Hawkesdale man William Hickey believes a visit to South West Healthcare's emergency department should not have ended with a rushed flight to Melbourne.
Mr Hickey presented to the emergency department in early May after finding blood in his urine.
It was discovered he had kidney stones and the decision was made to send him by air ambulance to Geelong.
Mr Hickey said he told emergency department staff he was a patient of Warrnambool urologist Adee-Jonathan Davidson and asked if he could see him.
"I was advised by a gentleman that Mr Davidson had left Warrnambool," he said.
"I found this news quite devastating as I have a good relationship with Adee and his staff and thought it was peculiar that he would simply shut up shop and leave the district."
Mr Hickey said he came forward with his story following an article in The Standard on Tuesday highlighting Dr Davidson's end of employment with South West Healthcare, leaving Warrnambool without a public urologist until the vacant position is filled.
The end of this relationship has come about because of a breakdown in negations between both parties.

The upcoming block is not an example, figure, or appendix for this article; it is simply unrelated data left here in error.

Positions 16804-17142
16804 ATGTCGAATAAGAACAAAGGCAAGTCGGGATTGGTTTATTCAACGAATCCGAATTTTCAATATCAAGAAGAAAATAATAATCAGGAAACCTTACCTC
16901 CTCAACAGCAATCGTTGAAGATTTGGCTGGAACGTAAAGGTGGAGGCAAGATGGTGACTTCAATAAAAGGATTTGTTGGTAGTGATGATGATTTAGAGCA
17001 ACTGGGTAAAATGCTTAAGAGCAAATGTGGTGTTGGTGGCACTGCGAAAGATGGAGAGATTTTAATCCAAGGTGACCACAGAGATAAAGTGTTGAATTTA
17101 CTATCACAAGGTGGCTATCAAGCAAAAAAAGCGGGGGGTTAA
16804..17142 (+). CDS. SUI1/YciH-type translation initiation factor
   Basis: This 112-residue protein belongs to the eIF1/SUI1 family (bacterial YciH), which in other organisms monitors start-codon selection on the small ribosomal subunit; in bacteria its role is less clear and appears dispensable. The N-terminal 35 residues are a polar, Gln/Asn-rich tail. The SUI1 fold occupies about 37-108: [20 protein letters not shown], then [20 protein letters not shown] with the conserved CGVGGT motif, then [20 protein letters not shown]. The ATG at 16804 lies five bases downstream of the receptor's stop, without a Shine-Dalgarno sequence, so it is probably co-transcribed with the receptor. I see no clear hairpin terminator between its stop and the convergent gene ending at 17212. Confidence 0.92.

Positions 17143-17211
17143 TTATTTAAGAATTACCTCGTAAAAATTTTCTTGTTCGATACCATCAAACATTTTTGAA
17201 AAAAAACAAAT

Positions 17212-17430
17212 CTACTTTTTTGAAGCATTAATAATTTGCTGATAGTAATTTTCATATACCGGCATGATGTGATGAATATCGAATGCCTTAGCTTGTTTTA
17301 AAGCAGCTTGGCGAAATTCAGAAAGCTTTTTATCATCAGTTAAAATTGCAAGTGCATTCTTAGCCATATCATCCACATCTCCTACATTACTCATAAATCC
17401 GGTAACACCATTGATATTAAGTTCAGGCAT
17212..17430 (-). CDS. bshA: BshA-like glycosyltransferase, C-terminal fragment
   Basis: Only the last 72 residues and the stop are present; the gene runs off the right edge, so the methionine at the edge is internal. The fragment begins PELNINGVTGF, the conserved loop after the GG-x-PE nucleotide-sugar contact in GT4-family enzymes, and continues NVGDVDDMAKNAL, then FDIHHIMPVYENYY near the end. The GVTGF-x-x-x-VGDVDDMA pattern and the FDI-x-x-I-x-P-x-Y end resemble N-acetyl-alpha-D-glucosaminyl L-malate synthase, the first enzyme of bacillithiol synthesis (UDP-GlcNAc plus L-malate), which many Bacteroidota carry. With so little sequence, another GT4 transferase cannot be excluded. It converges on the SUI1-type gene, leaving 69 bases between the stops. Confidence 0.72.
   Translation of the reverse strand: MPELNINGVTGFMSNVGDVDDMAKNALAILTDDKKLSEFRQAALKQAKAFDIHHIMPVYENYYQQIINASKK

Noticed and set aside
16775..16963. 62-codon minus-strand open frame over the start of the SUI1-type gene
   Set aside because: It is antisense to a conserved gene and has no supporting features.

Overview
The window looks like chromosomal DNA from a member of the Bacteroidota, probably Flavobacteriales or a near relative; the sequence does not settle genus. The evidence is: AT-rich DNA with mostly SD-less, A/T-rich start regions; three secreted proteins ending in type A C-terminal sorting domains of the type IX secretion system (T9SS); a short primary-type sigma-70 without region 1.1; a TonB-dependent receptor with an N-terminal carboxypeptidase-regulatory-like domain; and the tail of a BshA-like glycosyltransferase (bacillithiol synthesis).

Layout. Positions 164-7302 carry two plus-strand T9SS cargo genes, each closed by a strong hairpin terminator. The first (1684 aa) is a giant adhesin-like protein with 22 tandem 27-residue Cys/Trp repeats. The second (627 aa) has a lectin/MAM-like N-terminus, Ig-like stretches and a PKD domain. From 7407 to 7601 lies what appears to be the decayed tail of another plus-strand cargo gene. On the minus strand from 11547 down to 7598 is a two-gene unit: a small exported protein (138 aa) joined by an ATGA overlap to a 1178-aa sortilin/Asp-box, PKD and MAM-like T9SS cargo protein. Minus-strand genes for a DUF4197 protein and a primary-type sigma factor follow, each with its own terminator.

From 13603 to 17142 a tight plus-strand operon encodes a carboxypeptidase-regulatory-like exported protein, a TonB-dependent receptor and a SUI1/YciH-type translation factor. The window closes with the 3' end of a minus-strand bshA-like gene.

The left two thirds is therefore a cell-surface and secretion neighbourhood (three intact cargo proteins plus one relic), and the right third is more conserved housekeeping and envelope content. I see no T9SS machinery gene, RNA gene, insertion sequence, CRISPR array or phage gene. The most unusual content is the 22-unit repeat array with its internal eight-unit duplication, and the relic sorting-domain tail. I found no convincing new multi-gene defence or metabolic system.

Mr Hickey was taken to Geelong, but his flight was diverted because of heavy airport traffic, and was forwarded to Essendon airport, where he landed.
He was then taken by road ambulance back to a hospital in Geelong, where he was to stay for five days.
While Mr Hickey was thankful of the treatment he received, he is perplexed as to why he had to leave Warrnambool in the first place.
"When I returned to Warrnambool I went to Adee's rooms only to find them open and operating as usual," Mr Hickey said.
"I was advised that all my treatment could have taken place in Warrnambool, including my follow up, which Adee is now taking care of.
"This experience has caused me significant distress. I was never given the option to see Adee, despite being a private patient.
"It is my understanding I could have been managed locally at St John of God Hospital, however, again, was not given the option."
This experience has caused me significant distress.- William Hickey
Mr Hickey's research has him estimating his ambulance transfers and hospital stay could have cost the health system up to $20,000.
Mr Hickey let his concerns on his treatment be known through a letter to South West Healthcare.
A spokesperson for South West Healthcare said Mr Hickey's letter had been received.
"We have been in touch to let him know that we are reviewing his feedback and will be in contact again once that review is complete," the spokesperson said.
"We apologise to Mr Hickey for any distress he has experienced, while awaiting our response.
"We're continuously working to provide the highest quality of care for the community and any feedback on improving our processes or care is thoroughly considered and where possible improvements are implemented."
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